Log in


A Football Coach's Journey to a National Record



$16.95, Paperback
ISBN: 9780984504145
$9.95, ePub EBook
ISBN: 9780985281731
$9.95, Mobi EBook
ISBN: 9780985281731

"Six is a winner!"—Six Man Central

“The legendary highschool six-man football teams of the 1940s and 1950s from Claremont have been talked about for years, but most of that information has been locked away in the minds of those who were there. Marc Rasmussen did sports fans across South Dakota a great service by unlocking those vaults and telling the real stories of the Honkers.”—John Papendick, Chief Sports Editor, Aberdeen American News

Six is the story of a man and a community that needed each other, and came together at the perfect time. You will feel every possible emotion--from the over-confidence of the players and fans from Hankinson and Hecla before they knew what they were getting into, to the quiet assurance of Coach Welsh and his Claremont Honkers, to the anticipation and excitement of the local fans waiting for the rifle shot signaling another Honkers' victory, to the deep love of a family and small town for their husband, father and coach. Clear your calendar before you start reading, because you won't put it down.”—Gary Ellenbolt, past-sport reporter for South Dakota Public Broadcasting

Six scores! It takes you back to a time when South Dakota, and the country, was fascinated by the fast and exciting game of six-man football. Coach Welsh’s story is truly inspiring, and what the Claremont Honkers were able to achieve deserves the attention.”—Matt Holsen, sport reporter for KELO-TV

A "great book that digs into the sports world after World War II. [Six] tells of how football energized a small community and gave them purpose during touch economic times. Anyone who has ever put on a pair of sneakers would enjoy this book."—Amazon reviewer

"I have officiated six man football for thirty years, and was happy to see a book about the history of the sport. Mr. Rasmussen paints a heart warming of a coach that overcomes personal tragedy to help establish six man football, not only at his school or in South Dakota, but throughout the nation. Winning with excellent sportsmanship is a great legacy of the team, the town and it's coach. Every football coach should read this book as it describes how to build a program that incorporates community support, player integrity, and tactical simplicity. The ability to get the entire community behind the program is essential to a good football program and this book shows how that can be accomplished through hard work and tenacity. Building the players into much more than athletes also is a mark of a good program. Finally, the emphasis on fundamentals and being able to execute a few plays to near perfection would be a trait many coaches should adopt. This is a fun and easy read for those interested in the history of football. Mr. Rasmussen allows the reader to feel what it was like for a fan to watch the game, right down to sitting in one of the many cars surrounding the field as the snow was coming down. True small town Americana at it's very best!"—Amazon reviewer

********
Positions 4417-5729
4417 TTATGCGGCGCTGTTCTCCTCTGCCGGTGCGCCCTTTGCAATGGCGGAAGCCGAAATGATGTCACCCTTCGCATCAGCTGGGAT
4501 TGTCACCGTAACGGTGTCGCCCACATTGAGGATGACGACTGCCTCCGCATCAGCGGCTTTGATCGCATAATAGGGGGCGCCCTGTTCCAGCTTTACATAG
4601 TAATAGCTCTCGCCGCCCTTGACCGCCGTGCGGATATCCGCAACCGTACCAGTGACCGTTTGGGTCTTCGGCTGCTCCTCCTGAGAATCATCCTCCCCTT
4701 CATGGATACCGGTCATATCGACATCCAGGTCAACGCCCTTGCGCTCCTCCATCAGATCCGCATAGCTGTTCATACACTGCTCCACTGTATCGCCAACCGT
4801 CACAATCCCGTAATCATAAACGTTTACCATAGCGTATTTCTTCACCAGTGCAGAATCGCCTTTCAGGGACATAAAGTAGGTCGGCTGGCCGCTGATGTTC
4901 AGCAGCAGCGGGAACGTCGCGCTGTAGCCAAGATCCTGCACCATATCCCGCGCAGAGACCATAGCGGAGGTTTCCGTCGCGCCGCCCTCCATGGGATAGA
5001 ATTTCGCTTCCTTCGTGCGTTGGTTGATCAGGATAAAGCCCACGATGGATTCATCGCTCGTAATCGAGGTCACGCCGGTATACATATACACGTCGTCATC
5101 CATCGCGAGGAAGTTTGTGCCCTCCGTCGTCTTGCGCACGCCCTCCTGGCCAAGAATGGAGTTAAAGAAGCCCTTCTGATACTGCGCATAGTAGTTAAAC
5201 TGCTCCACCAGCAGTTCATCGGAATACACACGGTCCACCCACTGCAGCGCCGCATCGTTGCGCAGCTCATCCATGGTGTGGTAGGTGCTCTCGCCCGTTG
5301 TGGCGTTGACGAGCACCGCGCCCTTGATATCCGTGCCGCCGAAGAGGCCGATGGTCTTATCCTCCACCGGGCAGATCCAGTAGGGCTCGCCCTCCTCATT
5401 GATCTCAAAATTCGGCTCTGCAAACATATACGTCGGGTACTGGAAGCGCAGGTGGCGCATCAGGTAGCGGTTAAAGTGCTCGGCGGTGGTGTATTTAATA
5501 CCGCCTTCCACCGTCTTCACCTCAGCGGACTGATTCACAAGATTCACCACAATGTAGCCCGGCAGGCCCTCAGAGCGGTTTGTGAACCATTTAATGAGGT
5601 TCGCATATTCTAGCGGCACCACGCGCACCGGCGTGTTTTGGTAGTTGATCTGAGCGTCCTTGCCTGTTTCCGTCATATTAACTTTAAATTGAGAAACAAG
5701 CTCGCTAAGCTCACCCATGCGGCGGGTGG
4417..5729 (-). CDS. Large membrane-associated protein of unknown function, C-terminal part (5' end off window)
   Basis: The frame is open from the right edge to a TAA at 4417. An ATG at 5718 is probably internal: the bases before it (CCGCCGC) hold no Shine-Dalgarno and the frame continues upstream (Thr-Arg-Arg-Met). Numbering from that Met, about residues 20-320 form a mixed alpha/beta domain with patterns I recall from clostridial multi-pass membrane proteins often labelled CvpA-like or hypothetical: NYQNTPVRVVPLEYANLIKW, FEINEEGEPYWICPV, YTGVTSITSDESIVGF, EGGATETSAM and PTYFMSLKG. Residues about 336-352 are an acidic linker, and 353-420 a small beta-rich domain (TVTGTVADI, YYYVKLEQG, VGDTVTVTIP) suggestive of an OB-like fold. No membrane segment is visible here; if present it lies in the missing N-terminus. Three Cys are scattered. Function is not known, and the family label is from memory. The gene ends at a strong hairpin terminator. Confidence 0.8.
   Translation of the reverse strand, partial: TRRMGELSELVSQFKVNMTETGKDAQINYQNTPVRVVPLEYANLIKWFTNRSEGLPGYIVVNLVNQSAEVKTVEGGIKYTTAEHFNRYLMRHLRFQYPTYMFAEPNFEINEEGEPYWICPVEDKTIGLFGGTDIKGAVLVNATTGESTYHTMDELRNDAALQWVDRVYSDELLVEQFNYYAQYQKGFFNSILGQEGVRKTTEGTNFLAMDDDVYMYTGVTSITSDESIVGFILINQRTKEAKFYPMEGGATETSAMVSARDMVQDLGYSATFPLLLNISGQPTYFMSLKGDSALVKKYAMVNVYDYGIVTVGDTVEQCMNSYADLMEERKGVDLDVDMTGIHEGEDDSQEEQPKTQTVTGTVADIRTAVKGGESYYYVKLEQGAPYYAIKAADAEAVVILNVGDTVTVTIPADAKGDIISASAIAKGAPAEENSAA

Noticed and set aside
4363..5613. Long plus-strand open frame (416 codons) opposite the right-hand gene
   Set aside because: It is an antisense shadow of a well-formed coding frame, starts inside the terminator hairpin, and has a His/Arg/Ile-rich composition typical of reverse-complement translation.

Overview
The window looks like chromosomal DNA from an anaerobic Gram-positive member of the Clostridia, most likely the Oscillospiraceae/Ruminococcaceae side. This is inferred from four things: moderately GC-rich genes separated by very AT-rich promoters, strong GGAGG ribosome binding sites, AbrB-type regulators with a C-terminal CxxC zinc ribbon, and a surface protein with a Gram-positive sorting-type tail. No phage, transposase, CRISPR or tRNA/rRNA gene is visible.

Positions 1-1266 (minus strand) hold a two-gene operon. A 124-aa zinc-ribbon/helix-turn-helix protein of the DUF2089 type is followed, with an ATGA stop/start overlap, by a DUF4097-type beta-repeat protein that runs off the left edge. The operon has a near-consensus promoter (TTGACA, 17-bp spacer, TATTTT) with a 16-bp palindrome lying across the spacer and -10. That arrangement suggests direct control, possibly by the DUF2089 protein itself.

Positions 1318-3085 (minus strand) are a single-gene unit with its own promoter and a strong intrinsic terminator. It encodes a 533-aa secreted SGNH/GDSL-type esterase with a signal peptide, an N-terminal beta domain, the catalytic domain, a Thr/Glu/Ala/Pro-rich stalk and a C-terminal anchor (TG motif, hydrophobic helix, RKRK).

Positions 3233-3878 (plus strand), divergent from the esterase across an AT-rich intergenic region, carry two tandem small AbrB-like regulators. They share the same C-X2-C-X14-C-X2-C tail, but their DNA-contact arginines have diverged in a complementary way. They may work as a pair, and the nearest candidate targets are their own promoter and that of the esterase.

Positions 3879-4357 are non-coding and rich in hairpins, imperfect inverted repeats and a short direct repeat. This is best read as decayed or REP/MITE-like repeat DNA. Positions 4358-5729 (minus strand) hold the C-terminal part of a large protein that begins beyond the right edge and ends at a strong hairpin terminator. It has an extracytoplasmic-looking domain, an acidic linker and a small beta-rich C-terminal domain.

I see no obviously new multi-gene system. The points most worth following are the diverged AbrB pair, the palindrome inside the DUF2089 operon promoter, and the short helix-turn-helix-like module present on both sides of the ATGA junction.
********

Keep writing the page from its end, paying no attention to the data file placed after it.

3.jpgIn the 1940s and 1950s, unable to field competitive eleven-man football teams, small towns across the United States started playing six-man football, instead.

Claremont, South Dakota, was one such place. Bill Welsh strode into town in 1947, started a six-man team at the high school, and six years later had racked up a national-record of sixty-one consecutive victories. His career as a high-school football coach is without equal. His role as mentor, coach, and teacher influenced the lives of many young men across the state, but his legacy is that of the Claremont Honkers and their domination of six-man football in South Dakota, North Dakota, and Minnesota.

Marc Rasmussen has revealed this hidden history, unveiling the many facets of Bill Welsh’s life and shining a spotlight on the sport of six-man football and the all-conquering Honkers.

Claremont Honker Team Records:

61 consecutive wins, a national record; 6 all time state championships, second best in nation; 6 consecutive state championships, a national record; 94 points against Frederick in 1951, the most points in a game by one team, second best in nation; 65 points per game in 1950 season, a national record; 606 points scored in 1948 season, second best in nation; 585 points scored in 1950 season, third best in nation; 62 wins by a coach, a national record—Willis Welsh had one single loss, giving him the best winning percentage in the entire sport at 98.4%.



About the Author


Similar Books